Staking with Ethereum 2.0
- Through the transition to Proof of Stake ETH can now be staked.
- For this purpose, ETH are bound in a staking contract, which ensures that stakers (also called validators) adhere to the consensus rules when generating the blocks. Otherwise, they could be lost.
- In return, the staker receives a reward in the form of newly created Ether (ETH).
- For stakers, this means a return (currently just under 5%) on their deposit and this depends on how many stakers there are in total.
- The Ethereum 2.0 Launchpad guides through the relatively complicated process of becoming a validator.
- Recommendation: it is easier to go with providers that take care of the technical side and only require the deposit. We recommend Lido Staking for this purpose.
Quick Start: Ethereum Staking with Lido
- Buy ETH on Bitvavo (if you don’t already have any).
- Pay out ETH from exchange to MetaMask wallet.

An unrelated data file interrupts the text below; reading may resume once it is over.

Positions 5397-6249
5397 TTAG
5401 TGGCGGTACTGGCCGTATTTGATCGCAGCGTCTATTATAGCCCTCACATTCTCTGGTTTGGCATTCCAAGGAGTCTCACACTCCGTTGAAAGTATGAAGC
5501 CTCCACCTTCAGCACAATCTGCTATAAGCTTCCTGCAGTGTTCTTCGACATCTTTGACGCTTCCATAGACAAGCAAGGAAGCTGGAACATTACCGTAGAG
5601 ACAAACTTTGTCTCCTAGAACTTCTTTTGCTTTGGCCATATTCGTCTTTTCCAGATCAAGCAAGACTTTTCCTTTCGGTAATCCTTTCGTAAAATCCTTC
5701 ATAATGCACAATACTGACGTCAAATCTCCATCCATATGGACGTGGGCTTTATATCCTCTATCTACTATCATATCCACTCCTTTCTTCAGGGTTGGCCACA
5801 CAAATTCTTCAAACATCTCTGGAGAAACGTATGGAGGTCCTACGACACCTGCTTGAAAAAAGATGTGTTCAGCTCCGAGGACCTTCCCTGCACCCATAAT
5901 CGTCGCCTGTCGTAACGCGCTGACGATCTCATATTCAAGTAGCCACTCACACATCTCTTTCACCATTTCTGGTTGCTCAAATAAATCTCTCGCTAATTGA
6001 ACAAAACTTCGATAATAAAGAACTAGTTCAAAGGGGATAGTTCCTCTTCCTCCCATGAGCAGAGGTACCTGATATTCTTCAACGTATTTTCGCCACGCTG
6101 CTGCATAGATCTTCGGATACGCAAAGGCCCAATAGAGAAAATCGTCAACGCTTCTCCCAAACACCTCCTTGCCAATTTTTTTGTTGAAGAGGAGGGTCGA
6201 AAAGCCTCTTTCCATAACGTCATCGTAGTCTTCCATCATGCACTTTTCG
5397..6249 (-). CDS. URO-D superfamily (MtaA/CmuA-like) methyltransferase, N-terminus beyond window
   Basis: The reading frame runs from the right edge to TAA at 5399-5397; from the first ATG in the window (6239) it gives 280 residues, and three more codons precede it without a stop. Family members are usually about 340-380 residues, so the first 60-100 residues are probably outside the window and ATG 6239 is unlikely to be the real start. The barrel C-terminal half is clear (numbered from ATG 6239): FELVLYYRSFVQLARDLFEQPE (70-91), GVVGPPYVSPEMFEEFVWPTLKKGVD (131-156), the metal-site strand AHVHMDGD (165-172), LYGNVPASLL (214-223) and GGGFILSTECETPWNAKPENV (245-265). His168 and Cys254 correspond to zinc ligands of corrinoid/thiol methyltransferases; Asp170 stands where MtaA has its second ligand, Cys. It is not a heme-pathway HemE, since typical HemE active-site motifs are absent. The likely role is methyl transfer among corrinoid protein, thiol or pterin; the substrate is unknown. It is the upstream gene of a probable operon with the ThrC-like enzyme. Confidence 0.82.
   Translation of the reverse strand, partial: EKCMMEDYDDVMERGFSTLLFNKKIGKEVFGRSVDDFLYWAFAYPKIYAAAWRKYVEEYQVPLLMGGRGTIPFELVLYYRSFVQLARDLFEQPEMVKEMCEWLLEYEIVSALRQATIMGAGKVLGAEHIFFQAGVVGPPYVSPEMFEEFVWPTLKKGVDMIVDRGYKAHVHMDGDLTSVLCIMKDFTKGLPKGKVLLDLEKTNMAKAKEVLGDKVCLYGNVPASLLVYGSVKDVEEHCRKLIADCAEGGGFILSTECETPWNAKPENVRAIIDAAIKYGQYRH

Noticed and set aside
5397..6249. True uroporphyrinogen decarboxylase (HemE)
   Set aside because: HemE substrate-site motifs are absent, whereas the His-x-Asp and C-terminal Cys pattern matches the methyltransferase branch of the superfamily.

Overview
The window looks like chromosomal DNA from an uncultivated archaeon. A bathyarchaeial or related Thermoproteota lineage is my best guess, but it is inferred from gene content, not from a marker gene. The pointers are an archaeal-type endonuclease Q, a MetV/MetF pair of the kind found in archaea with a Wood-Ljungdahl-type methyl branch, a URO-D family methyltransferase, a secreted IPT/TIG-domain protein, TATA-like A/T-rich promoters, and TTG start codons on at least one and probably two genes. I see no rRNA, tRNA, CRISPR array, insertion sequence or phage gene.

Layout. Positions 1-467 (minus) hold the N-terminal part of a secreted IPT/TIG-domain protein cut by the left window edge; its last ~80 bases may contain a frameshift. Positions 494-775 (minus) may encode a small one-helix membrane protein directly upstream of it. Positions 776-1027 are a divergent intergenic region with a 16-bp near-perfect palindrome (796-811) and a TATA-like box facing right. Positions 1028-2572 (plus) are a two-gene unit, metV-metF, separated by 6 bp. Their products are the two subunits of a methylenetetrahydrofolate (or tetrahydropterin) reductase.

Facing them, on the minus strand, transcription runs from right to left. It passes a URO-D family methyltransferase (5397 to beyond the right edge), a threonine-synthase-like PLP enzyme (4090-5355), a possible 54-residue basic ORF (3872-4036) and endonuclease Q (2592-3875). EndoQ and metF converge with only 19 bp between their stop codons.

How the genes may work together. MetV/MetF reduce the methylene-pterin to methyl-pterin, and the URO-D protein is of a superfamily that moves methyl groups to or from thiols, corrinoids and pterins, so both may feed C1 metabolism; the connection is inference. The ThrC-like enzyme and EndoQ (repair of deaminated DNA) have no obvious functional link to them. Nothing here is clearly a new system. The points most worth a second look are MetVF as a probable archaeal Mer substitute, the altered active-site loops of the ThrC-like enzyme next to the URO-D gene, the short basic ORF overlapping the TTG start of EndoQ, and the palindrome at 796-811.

- Visit https://stake.lido.fi/ and connect your wallet (‘Connect Wallet’)
- Enter the desired amount in the form.
- Confirm the transaction in your wallet.
You will immediately be entitled to a part of the revenue Lido generates through Staking. Bonus: The Ether is blocked, but in return you receive the same amount in stETH (Staked Ether). stETH usually has the same value as ETH and can be regularly used.
Ethereum 2.0 transition to Proof-of-Stake
The transition to PoS will occur in phases over several years. Phase 0, however, already enables staking on Ethereum 2.0 on the so-called “Beacon Chain”. This is a blockchain that runs in parallel to the current Ethereum (1.0) Chain.